We’re in the fourth month of Cannabis legalization and there are a few topics surrounding Cannabis we’ve had our friends and family ask us about. Even though Cannabis is legal, there are still a few ways Canadians can be charged for not abiding by the laws that accompany legalization.
Check out our general list of topics to pay attention to from Bill C-45 (also known as the Cannabis Act), below.
1. Driving Under The Influence of Cannabis
Driving after using marijuana is considered impaired driving similar to drinking alcohol and driving. Taking any form of drug or impairing substance and then driving can lead to serious fines. If you are tested and found to have more than 2 nanograms per millilitre of THC in your blood within 2 hours of driving you can face either fines or even jail time. THC is the ingredient that makes marijuana psychoactive.
2. Cannabis in Public
While each province has varying rules down to the municipality, the general concept is that you cannot smoke Cannabis wherever you want. While smoking in your own home is allowed, most places don’t allow for public consumption except sometimes in areas where tobacco smoking is allowed. Be sure to read exactly what the laws are where you live.
3. International Travel + Cannabis
While it may be legal to carry less than 30 grams of marijuana on a domestic flight in Canada, it is illegal to travel to any international destination with any amount of marijuana. Even travelling to another location where pot has been legalized is illegal and offenders can be punished with fines or up to 14 years in prison. The same rules apply for anyone carrying marijuana into Canada from a different country even though marijuana has been legalized in Canada.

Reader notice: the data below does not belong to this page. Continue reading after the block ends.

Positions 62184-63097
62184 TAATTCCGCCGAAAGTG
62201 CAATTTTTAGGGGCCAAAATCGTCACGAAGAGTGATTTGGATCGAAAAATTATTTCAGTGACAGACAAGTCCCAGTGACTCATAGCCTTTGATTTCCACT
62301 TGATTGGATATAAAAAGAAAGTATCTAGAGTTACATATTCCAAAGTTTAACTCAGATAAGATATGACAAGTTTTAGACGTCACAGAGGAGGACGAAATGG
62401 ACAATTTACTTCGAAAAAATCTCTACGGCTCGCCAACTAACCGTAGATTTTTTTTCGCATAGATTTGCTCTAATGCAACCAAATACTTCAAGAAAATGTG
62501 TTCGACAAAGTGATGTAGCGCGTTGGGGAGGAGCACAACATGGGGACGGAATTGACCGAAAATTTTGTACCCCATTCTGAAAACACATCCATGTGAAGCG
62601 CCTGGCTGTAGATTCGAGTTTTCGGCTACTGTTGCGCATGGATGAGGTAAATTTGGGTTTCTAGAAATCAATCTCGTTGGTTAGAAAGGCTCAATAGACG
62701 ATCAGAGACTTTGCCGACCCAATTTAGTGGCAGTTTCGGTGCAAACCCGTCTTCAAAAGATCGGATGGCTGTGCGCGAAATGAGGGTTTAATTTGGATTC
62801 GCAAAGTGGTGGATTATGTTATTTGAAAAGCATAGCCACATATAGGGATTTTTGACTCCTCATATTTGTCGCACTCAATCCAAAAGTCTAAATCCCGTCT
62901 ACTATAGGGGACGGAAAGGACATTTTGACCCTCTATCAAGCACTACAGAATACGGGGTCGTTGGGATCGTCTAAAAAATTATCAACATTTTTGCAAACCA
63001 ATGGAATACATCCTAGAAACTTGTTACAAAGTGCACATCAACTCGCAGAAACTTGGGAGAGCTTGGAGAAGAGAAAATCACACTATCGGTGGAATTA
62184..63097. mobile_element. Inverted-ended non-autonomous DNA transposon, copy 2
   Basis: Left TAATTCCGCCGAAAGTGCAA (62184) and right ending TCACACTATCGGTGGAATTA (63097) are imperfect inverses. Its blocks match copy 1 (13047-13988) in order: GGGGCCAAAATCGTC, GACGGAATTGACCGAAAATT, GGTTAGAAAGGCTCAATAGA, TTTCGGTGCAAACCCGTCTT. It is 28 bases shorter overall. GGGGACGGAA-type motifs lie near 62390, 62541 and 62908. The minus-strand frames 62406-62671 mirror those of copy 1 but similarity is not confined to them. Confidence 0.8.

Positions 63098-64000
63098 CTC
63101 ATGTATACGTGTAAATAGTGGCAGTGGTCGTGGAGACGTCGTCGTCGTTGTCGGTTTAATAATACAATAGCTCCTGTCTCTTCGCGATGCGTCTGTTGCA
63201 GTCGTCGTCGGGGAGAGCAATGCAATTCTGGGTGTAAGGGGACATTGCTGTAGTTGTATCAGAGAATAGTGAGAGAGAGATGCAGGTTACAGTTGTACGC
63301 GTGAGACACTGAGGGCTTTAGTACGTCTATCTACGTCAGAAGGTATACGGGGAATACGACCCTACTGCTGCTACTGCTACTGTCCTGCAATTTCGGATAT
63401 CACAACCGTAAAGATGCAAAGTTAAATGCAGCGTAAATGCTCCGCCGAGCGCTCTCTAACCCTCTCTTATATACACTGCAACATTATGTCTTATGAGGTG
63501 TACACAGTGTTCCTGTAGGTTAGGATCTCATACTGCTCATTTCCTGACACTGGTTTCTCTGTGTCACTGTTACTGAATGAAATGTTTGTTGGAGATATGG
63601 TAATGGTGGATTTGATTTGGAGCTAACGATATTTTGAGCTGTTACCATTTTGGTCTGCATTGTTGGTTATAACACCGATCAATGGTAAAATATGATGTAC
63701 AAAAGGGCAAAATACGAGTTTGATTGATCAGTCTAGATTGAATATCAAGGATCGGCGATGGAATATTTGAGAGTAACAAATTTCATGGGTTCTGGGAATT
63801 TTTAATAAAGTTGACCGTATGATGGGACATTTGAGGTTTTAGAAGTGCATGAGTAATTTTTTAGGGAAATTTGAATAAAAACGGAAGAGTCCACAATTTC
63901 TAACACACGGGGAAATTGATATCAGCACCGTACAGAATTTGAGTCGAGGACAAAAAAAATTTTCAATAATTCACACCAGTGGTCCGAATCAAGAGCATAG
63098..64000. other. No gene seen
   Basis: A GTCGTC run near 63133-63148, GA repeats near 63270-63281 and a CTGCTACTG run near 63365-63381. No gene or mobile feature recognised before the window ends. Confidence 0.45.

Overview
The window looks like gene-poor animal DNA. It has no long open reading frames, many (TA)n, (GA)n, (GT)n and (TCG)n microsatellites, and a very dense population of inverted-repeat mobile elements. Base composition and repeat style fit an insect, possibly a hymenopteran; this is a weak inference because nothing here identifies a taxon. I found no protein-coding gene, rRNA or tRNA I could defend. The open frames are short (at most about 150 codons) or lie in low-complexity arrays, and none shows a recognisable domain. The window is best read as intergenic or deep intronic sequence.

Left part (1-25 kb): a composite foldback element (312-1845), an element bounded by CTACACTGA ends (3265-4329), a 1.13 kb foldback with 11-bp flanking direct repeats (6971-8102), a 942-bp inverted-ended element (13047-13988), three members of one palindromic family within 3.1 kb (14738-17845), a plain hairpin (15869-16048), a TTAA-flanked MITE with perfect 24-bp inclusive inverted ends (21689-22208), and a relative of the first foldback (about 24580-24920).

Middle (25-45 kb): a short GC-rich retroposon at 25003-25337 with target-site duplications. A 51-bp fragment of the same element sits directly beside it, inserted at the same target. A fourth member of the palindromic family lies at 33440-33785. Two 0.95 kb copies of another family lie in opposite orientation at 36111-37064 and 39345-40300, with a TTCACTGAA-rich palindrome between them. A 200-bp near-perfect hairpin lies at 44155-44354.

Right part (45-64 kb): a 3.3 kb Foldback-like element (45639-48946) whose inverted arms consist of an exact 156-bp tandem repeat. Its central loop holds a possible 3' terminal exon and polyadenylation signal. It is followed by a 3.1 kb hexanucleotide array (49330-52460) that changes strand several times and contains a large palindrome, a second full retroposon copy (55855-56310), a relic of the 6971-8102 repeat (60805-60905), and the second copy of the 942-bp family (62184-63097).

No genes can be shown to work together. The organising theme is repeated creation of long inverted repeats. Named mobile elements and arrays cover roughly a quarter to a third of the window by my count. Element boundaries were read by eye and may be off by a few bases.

4. Minors + Cannabis
If marijuana is given or sold to a minor under the age of 18 could lead to up to 14 years in prison. Even if you are with a friend who is 17 and you pass them a joint you could face some heavy charges of distributing to a minor.
5. Budding Cannabis Plants
While you can grow up to 4 plants inside your own private home (as long as you don’t live in Manitoba or Quebec), you cannot bring a flowering or budding plant out in public. Even if you are moving you cannot carry the flowing plant outside, you would have to remove any buds and flowers from the plant before you could transport it to your new residence. If found guilty, you could face up to 5 years in prison.
6. Carrying Cannabis
While at home you can have more than 30 grams of pot, or the equal amount in its freshly grown state, you cannot have that much in your possession while in public. As stated in the Cannabis Act, breaking this law could mean up to 5 years in prison. Check out our blog post about the do’s and don’ts of carrying Cannabis.
7. Illicit Cannabis
While growing and possessing marijuana in your own home is legal, owning what is known as illicit cannabis is not legal. Illicit marijuana would be pot obtained from a seller who was not licensed. Cannabis grown from home if you have more than 4 plants would also be considered illicit marijuana and could lead to being fined or could face up to 5 years in prison.
8. Cannabis Edibles
While Canadians can now legally use cannabis it is still illegal to purchase edibles. The Canadian government is working on legalizing the purchase of Cannabis edibles but that could take around a year. Until then, Canadians who enjoy Cannabis edibles will just have to whip up a batch in the comfort of their own home.
9. Postal Cannabis
While sharing is caring, it is not caring to mail Cannabis to a friend or anyone else. This would be deemed as illegal distribution and without explicit authorization, this is an illegal act. Note — You are allowed to gift up to 30 grams of dried marijuana to a friend, as long as it is for adults and only for recreational use, just not by mail.
10. Unlicensed Cannabis Sales
While it is now legal for Canadians to grow marijuana in the comfort of their own homes, it is still illegal to sell the product if you do not possess a license. The repercussions still include hefty fines and potential jail time. To avoid that its best to just share what you grow – free of charge. Just don’t be too generous and give more than 30 grams, that can get you up to 14 years in prison under Bill C-45.